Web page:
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Carimah Townes

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Aprl 14, 2015

Last week, New Mexico became the second state to ban the practice of civil asset forfeiture, which allows state and local law enforcement agencies to seize property from innocent people.

Gov. Susana Martinez (R) signed HB 560 on Friday, which states that property can only be seized if a person is “arrested for an offense to which forfeiture applies, the person is convicted by a criminal court of the offense, and the state establishes by clear and convincing evidence that the property is subject to forfeiture.” In other words, property seizure is only permitted if a person is guilty of a crime. The bill, which received unanimous approval in the state legislature, was first introduced by Rep. Zachary Cook (R).

Under civil asset forfeiture laws across the country, people don’t have to be found guilty or charged with a crime to have their property taken from them. The laws incentivize the seizure of property to the benefit of law enforcement agencies, at the expense of innocent people — who are, often, low-income people of color. No type of property is off-limits, as cash, cars, and houses are routinely seized. And in many cases, law enforcement agencies collect assets under the guise of drug enforcement.

In response to the new law, State Director Emily Kaltenbach of the Drug Policy Alliance’s New Mexico office said, “Like other drug war programs, civil asset forfeiture is disproportionately used against poor people of color who cannot afford to hire lawyers to get their property back. This law is an important step towards repairing some of the damage the drug war has inflicted upon our society and system of justice.”

New Mexico passed the Forfeiture Act in 2002, which prevented law enforcement agencies from incorporating assets into their budgets, by requiring them to deposit the assets into a general state fund. But state and local police have successfully managed to work around the law. In 2012, the Institute for Justice, a libertarian law firm, published its “Policing for Profit” report, which assigned letter grades to states based on forfeiture laws and practices. The report concluded that New Mexico still collects an average of $2,421,827 per year in assets. Therefore, it one of 29 states with a “D” grade.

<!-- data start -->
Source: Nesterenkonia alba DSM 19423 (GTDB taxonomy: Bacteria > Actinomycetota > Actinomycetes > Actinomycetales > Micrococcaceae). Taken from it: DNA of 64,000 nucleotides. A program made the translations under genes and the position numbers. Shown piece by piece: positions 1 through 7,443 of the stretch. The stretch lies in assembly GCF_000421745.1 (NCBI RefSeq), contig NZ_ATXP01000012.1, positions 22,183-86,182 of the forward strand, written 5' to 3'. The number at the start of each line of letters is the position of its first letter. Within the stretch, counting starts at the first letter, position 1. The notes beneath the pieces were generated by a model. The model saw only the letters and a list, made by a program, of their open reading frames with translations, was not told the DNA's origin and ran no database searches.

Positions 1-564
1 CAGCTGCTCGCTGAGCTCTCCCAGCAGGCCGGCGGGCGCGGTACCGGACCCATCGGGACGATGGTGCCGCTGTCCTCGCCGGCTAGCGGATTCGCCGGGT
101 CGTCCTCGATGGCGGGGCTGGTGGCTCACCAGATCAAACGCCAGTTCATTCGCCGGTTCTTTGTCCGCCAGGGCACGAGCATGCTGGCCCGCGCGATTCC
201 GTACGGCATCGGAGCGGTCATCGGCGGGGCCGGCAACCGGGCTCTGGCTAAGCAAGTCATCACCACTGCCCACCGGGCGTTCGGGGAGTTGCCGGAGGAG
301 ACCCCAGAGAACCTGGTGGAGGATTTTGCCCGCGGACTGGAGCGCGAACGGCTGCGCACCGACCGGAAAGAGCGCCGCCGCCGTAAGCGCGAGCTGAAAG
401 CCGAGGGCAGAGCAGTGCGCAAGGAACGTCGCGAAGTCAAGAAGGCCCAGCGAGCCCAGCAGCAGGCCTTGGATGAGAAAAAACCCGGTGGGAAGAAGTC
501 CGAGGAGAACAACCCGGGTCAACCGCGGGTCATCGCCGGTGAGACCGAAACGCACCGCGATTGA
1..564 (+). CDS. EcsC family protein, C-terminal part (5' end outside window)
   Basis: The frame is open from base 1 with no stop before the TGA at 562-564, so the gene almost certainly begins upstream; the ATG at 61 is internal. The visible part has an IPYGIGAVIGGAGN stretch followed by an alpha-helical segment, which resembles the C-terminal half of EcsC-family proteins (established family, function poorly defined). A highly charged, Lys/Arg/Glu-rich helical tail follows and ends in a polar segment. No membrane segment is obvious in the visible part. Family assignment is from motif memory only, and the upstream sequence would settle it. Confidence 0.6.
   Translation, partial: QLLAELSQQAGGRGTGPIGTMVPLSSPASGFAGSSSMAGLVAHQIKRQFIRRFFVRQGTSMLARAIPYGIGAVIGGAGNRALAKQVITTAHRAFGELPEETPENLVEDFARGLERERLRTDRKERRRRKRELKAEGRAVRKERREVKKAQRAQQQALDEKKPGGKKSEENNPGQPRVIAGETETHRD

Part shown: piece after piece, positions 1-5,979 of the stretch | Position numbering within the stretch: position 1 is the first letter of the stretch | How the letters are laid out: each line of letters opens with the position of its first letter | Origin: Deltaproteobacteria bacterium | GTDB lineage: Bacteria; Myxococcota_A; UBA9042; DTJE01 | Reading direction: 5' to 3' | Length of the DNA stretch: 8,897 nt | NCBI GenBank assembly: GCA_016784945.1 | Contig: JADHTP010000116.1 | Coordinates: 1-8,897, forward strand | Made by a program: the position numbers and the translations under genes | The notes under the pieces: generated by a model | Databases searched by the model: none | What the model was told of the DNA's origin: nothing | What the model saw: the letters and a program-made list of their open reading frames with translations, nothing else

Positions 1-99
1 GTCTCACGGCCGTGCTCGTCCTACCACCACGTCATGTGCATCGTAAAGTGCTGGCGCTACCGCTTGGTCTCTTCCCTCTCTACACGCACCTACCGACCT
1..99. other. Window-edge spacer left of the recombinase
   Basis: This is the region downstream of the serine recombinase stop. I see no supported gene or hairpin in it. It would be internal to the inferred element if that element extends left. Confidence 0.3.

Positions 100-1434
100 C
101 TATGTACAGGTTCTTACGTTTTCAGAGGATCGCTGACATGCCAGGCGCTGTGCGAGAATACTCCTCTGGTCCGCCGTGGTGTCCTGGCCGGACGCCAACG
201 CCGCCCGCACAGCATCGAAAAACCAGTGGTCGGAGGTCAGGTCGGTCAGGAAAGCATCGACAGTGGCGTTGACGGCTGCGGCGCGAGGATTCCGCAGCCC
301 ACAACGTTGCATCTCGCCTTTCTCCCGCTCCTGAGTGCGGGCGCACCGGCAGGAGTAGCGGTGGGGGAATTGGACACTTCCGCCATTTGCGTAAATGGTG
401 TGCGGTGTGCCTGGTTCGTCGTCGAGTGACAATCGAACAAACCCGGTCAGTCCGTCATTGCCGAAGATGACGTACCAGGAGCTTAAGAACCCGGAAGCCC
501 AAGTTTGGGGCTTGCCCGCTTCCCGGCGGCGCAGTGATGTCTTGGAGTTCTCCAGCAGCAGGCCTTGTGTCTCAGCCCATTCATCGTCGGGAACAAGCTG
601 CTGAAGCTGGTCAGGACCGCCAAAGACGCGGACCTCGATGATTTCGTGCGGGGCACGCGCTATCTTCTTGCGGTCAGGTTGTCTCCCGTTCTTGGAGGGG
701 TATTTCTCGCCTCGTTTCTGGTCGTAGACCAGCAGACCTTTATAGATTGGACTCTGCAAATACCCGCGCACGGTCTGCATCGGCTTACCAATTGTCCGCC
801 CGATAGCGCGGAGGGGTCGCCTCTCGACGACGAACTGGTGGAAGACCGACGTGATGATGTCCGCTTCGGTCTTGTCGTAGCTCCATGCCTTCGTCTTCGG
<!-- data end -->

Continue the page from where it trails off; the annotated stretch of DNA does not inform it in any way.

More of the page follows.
In one particularly egregious case in 2010, state police, Albuquerque Police Department, and Homeland Security conspired to seize $16,925 from a father and son who were on a road trip to Las Vegas. After they were initially pulled over by state troopers in Raton for driving five miles over the speed limit, the officer searched their vehicle, found the money, detained them for several hours on the size of the road, and disassembled the car. He also referred to the 60-year-old man as “boy.” When the father and son were finally able to leave, the officer told them that the ordeal “wasn’t over yet,” and they were pulled over again in Albuquerque for “improperly changing lanes.” A Homeland Security officer arrived at the scene, and took their money and car, before leaving the travelers stranded.

In 2012, the pair won a lawsuit with the help of the ACLU, and reclaimed the money that was taken from them two years prior. But most people aren’t so lucky. According to the Institute for Justice, law enforcement agencies in 42 states collect 50-100 percent of forfeiture proceeds. Before HB 560 was signed, New Mexico was one of 26 states that allows law enforcement to collect 100 percent.

Last January, Attorney General Eric Holder announced that federal agencies are no longer permitted to adopt assets — including cash, vehicles, and other valuables — seized by state and local law enforcement, except for limited public safety reasons. “This is the first step in a comprehensive review that we have launched of the federal asset forfeiture program,” he said. “Asset forfeiture remains a critical law enforcement tool when used appropriately – providing unique means to go after criminal and even terrorist organizations. This new policy will ensure that these authorities can continue to be used to take the profit out of crime and return assets to victims, while safeguarding civil liberties.”